* French president to fly to Bamako, Timbuktu Saturday
* Amnesty says civilians killed in helicopter strike
* Rights groups allege Malian soldiers killed suspects
By Richard Valdmanis and Benoit Tessier
BAMAKO/TIMBUKTU, Mali, Feb 1 (Reuters) - Human rights groups said on Friday a French-led offensive against Islamists in Mali had led to civilian deaths in airstrikes and ethnic reprisals by Malian troops, a day before President Francois Hollande was due to visit the country.
France has deployed more than 3,500 ground forces in a lightning three-week campaign that has wrested control of northern Mali's towns from an al Qaeda-linked alliance.
The aim is to prevent the Islamist fighters from using Mali's ungoverned desert north to launch attacks in neighbouring African countries and the West.
Residents in the ancient caravan town of Timbuktu have greeted their liberation by French troops with joy, after Islamist radicals had destroyed the town's sacred Sufi mausoleums, burned ancient manuscripts and imposed a harsh form of sharia law, including whippings and amputations.
Amnesty International and Human Rights Watch, however, cited eyewitness reports of extrajudicial killings by Malian government soldiers of dozens of civilians in the central towns of Sevare and Konna.
They said the troops targeted light-skinned Arab and Tuareg ethnic groups associated with the rebels. The Malian military has denied any reprisal killings by its soldiers and the government in Bamako has publicly warned against revenge attacks.
Amnesty also reported that at least five civilians - including a mother and her three children - were killed by a helicopter rocket attack on the morning of Jan. 11 in Konna, seized by the Islamists in an offensive two days earlier.
"Neither the Malians nor the French took the required precautions to avoid hitting civilian targets," Gaetan Mootoo, Amnesty's lead researcher for West Africa, told a news conference in Bamako. "We've asked France and authorities in Bamako to open an independent investigation."
In response, France said it did not begin its military intervention in Mali until the afternoon of Jan. 11 and its helicopters did not target any area inside the town of Konna.
The Malian army has two Hind Mi24 attack helicopters but it is not clear if they are operational.
The allegations of rights abuses came as Paris confirmed Hollande would visit Mali on Saturday, accompanied by Defence Minister Jean-Yves Le Drian and Foreign Minister Laurent Fabius.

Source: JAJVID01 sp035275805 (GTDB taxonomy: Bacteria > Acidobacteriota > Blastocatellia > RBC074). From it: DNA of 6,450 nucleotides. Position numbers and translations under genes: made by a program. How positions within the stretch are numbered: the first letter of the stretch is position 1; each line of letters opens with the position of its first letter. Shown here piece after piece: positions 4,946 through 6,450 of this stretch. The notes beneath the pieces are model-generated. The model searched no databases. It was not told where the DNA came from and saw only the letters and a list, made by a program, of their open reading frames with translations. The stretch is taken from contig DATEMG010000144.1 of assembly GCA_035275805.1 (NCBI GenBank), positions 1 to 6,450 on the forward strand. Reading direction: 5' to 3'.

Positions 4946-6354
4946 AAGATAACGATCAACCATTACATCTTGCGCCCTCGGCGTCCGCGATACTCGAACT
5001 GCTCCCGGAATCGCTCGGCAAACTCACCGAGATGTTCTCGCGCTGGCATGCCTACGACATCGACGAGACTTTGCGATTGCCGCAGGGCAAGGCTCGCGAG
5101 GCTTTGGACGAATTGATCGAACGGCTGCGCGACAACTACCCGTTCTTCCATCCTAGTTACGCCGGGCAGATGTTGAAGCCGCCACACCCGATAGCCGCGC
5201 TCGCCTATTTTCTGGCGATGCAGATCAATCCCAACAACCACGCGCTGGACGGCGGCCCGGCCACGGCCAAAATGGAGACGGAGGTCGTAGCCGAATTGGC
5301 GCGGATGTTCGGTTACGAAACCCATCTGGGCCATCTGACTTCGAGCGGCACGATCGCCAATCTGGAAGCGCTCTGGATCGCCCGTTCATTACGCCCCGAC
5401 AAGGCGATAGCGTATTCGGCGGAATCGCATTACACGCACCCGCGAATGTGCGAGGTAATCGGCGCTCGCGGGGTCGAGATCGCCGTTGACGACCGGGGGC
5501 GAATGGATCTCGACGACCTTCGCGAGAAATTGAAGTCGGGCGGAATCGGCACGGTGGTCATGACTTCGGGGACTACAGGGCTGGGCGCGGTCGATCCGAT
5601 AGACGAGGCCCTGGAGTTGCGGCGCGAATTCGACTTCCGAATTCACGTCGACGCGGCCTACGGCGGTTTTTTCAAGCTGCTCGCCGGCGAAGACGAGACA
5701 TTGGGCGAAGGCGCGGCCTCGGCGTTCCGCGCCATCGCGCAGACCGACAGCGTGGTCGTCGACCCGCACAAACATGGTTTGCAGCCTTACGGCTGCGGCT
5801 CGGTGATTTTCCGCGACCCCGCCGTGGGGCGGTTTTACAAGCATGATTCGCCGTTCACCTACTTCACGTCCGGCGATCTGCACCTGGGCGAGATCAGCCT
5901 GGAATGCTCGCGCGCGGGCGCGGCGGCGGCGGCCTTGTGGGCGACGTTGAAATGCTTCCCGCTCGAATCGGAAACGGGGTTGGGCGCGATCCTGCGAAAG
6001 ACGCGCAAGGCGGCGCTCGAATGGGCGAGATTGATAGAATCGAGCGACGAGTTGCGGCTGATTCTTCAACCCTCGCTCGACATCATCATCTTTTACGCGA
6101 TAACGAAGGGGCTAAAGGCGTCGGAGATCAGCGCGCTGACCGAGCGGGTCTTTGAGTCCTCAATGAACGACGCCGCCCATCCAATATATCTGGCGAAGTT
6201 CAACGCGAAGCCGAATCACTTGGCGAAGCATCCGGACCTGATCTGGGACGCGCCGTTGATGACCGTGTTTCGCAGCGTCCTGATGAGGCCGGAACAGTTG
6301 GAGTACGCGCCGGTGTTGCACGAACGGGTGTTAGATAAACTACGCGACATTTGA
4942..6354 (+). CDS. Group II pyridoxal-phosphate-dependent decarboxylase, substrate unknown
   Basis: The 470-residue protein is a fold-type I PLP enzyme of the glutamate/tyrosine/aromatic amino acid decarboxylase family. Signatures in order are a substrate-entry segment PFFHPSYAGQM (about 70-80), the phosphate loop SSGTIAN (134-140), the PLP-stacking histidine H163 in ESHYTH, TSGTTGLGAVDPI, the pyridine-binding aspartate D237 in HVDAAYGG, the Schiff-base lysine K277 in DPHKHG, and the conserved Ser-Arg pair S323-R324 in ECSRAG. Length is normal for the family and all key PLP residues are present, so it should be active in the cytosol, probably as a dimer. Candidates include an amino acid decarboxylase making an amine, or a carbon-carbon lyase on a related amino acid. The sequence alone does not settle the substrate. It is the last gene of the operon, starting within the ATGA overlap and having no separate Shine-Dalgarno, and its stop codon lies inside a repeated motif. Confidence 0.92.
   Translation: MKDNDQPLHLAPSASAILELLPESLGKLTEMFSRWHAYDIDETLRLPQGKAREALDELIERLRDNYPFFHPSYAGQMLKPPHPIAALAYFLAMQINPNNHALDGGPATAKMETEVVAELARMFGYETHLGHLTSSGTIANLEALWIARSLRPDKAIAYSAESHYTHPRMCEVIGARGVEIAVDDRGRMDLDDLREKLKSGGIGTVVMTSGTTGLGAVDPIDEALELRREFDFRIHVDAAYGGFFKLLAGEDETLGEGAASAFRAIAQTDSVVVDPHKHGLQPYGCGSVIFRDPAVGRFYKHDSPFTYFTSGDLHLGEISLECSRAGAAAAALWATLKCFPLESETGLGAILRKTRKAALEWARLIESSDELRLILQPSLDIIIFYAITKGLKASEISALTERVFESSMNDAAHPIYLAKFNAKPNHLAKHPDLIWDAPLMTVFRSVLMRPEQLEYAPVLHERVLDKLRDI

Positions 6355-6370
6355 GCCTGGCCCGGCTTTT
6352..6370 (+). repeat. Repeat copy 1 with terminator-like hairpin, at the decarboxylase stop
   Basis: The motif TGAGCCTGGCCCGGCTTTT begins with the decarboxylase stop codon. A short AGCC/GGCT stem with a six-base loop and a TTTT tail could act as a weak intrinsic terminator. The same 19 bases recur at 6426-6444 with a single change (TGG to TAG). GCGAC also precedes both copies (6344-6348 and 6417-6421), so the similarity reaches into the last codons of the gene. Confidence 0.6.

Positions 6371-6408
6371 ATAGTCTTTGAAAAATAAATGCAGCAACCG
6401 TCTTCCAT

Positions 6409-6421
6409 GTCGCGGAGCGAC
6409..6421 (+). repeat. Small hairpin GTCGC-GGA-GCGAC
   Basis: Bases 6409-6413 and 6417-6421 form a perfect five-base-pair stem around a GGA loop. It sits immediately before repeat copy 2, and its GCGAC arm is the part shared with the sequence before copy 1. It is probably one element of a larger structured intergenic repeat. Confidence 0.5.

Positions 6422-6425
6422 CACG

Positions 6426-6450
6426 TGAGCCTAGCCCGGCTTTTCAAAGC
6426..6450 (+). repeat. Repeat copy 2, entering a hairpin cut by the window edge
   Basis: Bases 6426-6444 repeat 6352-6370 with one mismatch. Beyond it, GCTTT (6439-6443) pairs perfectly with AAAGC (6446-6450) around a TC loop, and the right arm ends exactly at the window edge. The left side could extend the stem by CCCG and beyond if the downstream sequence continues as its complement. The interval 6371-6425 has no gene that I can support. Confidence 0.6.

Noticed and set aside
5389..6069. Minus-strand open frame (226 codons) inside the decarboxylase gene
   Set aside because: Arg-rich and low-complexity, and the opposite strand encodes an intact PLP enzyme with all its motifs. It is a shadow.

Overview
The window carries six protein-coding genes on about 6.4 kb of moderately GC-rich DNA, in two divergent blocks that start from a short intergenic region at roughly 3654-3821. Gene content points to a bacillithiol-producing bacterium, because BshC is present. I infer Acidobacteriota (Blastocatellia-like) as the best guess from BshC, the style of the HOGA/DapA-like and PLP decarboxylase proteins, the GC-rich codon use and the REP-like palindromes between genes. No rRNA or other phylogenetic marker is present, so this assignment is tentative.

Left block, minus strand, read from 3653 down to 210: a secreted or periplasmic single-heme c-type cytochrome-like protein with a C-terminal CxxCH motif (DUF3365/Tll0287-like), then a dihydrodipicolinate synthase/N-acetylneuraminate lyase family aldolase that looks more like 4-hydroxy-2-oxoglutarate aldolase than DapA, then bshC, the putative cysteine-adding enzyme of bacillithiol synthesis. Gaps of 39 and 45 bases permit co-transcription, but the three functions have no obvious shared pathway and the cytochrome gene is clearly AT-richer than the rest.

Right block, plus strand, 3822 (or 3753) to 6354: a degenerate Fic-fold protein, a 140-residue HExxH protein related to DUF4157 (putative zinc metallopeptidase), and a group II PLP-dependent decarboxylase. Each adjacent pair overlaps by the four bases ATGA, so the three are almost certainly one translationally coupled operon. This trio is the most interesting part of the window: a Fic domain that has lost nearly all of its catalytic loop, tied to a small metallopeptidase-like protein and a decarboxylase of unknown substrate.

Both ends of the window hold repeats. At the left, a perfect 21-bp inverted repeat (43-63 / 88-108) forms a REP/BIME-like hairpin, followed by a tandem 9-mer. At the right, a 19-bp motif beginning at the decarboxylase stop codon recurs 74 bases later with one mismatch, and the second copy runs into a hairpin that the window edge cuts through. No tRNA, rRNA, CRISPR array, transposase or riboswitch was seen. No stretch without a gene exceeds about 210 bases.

Hollande would meet Mali's Interim President Dioncounda Traore in the southern, riverside capital Bamako before travelling up to Timbuktu to greet French troops, an Elysee diplomatic source told Reuters.
"The president will visit Mali to express his support and gratitude to French troops fighting at the request of Malian authorities and the international community against the terrorist groups which invaded Mali's north," the source said.
U.S.-based Human Rights Watch cited evidence that Malian soldiers executed at least 13 people suspected of collaborating with the Islamist rebels and forcibly 'disappeared' five others in Konna and the garrison town of Sevare, also in central Mali.
"Malian authorities have turned a blind eye to these very disturbing crimes," said Corinne Dufka, senior West Africa researcher at Human Rights Watch. "The Malian government should take immediate steps to investigate these abuses and bring those responsible to justice, irrespective of rank."
Witnesses in Sevare described how Malian soldiers arrested and executed the men and dumped their bodies in a public well in broad daylight after they failed to producer proper identification at a bus station. Residents in Sevare had given a similar account of the killings to Reuters.
HRW also documented the execution of at least seven Malian soldiers, five of them wounded, by Islamists during their capture of Konna.
Both rights organisations said the Islamists had recruited child soldiers, sometimes offering large sums of money to their parents or to the teachers of Koranic schools. One of the boys told Amnesty that the rebels injected child soldiers with a substance before combat to give them courage.
France is now due to gradually transfer the military mission in Mali to a U.N.-backed African force of some 8,000 soldiers, tasked with securing northern towns and pursuing militants into their mountain redoubts near Algeria's border.
French air strikes have destroyed the Islamists' training camps and logistics bases but Paris says a long-term solution hinges on finding a political settlement between Mali's restive northern Tuareg community and the distant capital Bamako.
Under pressure from Paris, Traore has said he is ready to open talks with the Tuareg rebel MNLA group provided it drops its demands for independence for northern Mali.
Dialogue with the Tuaregs could anger Mali's powerful military, which toppled the civilian government in March last year in frustration at its handling of the Tuareg uprising.
It is still angry over the execution of some 80 soldiers by Islamists at the northern town of Alguelhoc. The soldiers, who ran out of ammunition, were shot dead or had their throats slit.
"We agree to negotiate but not with people who have committed crimes," said one senior Malian military source. (Reporting By Richard Valdmanis, David Lewis and Tiemoko Diallo, Jean-Baptiste Vey and Julien Ponthus in Paris; Writing by Daniel Flynn; Editing by Pascal Fletcher and Jon Boyle)